L-deprenyl treatment in aged mice slightly increases life spans, and greatly reduces fecundity by aged males

  • Archer J
  • Harrison D
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Abstract

Male and female B6D2F1 (C57BL/6J x DBA/2J)F1 and B6CBAF1 (C57BL/6J x CBA/CaHT6J)F1 mice were injected subcutaneously 3 times a week with L-deprenyl (0.25 mg/kg) starting at mean ages of 26 months and 18.5 months, respectively. Life spans of aging mice were increased 6-9% by the drug. While none of the life span effects were significant for a single genotype and gender, life spans were significantly longer in L-deprenyl-treated animals (p = .011) when all data were combined. L-deprenyl-injected mice consumed about the same amounts of food as controls: L-deprenyl 3.1 g/day, control 3.3 g/day, after 7 months of treatment. There were no significant effects of L-deprenyl on measures of changes with age in the following biological systems: activity, excitement, red blood cell mass, collagen denaturation rate, and wound healing rate. L-deprenyl-treated B6CBAF1 males and females were significantly heavier than controls after 4-6 months of treatment. To measure fecundity, B6CBAF1 males at an average age of 750 days were each caged with two young B6 females; 10 of 17 L-deprenyl-injected males sired an average of 31.3 pups per male, while 14 of 24 controls sired 82.1 pups per male.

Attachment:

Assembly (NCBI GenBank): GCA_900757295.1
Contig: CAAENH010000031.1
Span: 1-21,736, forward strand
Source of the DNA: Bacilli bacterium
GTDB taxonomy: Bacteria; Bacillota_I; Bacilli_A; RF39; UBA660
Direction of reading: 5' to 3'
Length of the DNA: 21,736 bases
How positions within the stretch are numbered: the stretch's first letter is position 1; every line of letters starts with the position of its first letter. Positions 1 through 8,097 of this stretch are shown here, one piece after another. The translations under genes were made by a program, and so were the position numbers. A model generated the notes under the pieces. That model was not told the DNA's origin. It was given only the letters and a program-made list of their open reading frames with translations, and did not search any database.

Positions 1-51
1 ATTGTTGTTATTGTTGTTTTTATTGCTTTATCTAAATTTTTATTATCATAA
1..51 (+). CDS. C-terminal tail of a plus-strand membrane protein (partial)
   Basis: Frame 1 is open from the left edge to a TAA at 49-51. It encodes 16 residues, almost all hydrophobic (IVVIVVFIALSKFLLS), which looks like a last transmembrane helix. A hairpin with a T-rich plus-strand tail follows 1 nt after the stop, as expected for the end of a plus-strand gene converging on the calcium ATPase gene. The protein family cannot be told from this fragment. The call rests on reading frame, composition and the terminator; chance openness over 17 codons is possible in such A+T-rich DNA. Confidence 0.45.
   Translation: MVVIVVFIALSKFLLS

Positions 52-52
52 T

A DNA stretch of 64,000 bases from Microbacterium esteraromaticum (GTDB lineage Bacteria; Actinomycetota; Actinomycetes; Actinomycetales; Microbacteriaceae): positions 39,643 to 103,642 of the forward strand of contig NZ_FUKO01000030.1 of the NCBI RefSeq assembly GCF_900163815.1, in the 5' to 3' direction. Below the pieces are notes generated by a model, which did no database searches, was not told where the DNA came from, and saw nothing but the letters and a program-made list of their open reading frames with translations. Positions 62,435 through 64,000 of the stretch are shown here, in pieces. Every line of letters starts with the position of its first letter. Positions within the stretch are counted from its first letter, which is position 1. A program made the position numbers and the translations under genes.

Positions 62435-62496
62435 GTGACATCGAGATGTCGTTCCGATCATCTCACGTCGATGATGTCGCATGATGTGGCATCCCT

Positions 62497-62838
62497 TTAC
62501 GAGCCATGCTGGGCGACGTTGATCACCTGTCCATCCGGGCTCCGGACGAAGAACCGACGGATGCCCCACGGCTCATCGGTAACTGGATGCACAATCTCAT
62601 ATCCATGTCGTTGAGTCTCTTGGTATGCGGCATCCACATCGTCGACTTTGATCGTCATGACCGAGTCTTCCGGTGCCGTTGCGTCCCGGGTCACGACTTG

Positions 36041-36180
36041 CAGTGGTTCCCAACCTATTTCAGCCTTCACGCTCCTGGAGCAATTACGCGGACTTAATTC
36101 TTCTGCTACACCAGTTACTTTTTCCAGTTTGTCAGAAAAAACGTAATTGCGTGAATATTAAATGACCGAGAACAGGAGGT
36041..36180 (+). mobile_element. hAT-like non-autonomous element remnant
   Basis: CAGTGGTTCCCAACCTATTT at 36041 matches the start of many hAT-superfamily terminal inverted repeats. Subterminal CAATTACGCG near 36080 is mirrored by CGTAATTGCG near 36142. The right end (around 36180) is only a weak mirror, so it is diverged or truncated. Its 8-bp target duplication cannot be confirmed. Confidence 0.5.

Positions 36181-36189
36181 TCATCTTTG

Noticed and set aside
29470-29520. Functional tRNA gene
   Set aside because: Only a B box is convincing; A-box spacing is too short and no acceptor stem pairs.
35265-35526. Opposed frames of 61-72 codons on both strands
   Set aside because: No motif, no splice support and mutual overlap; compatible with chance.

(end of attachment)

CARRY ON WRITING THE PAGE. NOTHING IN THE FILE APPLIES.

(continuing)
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Authors

  • J. R. Archer

  • D. E. Harrison

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